Sixties-style beach huts transformed into new-wave hideaways by Wayne and Gerardine Hemingway.
The weather for the launch of the country’s most stylised beach huts — or, rather, pods — was quintessentially British. Dark clouds swept up the Channel, and by early afternoon Boscombe, an area of Bournemouth undergoing an £11 million makeover, was being lashed by rain. But inside her beach pod, Liz Carter could not have been happier. “I feel so excited — like a child in a candy store,” she says.
Carter and her husband, Brett, lost no time in celebrating their purchase of a £90,000 double pod in Boscombe’s reinvigorated Overstrand complex, featured in Bricks&Mortar last year. Safely out of reach of the elements, the Carters opened a bottle of champagne and admitted that they had been trying to buy a traditional beach hut for five years. By chance, they had heard about the beach pods in Boscombe that had been given new life by the designers Wayne and Gerardine Hemingway. “We fell in love with ours at first sight,” Liz says, gazing at her pod’s blend of retro artwork and all mod-cons.
At £65,000 for a single pod, and £90,000 for a double — which secures day-use for a 25-year term — the revamped Overstrand pods are not cheap.
The Hemingways — who created the Red or Dead label — were commissioned by Bournemouth Borough Council to revive the Overstrand building. They have done so by modernising pods that were first offered to the public in 1962 but which fell into disrepair by the 1990s. The pods are concrete scructures set above beach level — unlike traditional beach huts. But, like beach huts, they are for day-use only. “The opportunity to work on their regeneration was tremendous,” says Wayne Hemingway, who has bought a double pod.
The Overstrand complex, built in 1958 by John Burton, who also created the partially Grade II listed Boscombe Pier, is set to capitalise on the increased popularity of surfing. Bournemouth will soon become the first town in the northern hemisphere to have a man-made surf reef: work on an artificial barrier to the east of the pier is expected to be finished within months. According to Mike Walcroft, of the Sorted Surf Shop, even the early stages of the reef’s creation has led to “better surf than we usually get, with plenty of good days”.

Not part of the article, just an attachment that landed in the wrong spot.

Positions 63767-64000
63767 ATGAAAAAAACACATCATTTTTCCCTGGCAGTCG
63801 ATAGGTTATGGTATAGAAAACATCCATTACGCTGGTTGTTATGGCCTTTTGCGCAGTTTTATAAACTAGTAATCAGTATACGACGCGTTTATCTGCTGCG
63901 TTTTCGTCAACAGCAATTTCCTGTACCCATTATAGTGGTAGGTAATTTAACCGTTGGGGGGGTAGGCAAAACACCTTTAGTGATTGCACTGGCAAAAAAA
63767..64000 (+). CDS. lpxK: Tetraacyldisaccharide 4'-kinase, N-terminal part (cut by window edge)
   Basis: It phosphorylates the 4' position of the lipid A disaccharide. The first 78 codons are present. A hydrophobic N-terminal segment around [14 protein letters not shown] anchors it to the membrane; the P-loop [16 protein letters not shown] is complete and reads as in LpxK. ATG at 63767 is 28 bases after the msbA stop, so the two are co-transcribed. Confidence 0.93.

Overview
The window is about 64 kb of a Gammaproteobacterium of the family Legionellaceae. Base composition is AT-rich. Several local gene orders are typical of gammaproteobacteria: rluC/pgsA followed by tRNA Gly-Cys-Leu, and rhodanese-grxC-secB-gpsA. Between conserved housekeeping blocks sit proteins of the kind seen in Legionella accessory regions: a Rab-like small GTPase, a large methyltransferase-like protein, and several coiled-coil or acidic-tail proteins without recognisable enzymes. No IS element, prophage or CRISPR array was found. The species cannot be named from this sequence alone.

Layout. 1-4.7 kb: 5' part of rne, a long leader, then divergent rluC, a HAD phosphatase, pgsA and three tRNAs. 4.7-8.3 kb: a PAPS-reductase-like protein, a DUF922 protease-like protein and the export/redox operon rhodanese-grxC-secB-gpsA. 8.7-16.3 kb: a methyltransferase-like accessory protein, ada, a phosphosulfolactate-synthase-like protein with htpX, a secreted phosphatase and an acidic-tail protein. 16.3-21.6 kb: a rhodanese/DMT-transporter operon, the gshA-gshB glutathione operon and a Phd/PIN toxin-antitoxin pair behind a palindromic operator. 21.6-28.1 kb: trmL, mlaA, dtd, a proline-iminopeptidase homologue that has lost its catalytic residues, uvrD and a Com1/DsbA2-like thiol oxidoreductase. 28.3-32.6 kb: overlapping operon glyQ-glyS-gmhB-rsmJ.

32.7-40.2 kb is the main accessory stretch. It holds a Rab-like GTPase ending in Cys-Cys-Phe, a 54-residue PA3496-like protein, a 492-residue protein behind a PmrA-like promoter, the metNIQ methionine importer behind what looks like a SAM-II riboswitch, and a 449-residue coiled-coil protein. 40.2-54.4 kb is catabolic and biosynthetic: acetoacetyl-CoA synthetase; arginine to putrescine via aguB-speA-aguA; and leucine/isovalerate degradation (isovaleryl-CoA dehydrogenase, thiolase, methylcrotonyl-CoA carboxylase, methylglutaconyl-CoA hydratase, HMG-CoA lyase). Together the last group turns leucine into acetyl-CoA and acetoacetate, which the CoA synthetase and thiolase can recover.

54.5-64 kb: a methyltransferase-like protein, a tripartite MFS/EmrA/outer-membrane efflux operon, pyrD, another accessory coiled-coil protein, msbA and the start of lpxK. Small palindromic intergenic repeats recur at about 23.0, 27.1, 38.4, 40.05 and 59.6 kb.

But few of those attending the launch had been lured by surfing. Instead, as Brett Carter, a content manager for Virgin Media, put it, surfing was a bonus, with a more traditional love of the seaside being the key draw: “There’s a wonderful beach here and having a pod means that we can make a day of it with the kids,” he says. And, in common with the Carters, who live a 15-minute cycle ride away in Christchurch, most of those who braved the rain were locals. Two other purchasers, Brian Deeks and his son Neil, a property manager, were from Bournemouth. Likewise, Russell and Victoria Lawford, for whom curiosity, pure and simple, was the driver: “We’ve got a wooden beach hut near by and wanted to see what we’d get for our money if we went for one of these,” Russell says.
Even in a recession — and in driving rain — it seems we do like to be by the seaside. Or, as another viewer, Tony Martin, put it: “The pods are a bit quirky. It’s a very British thing.”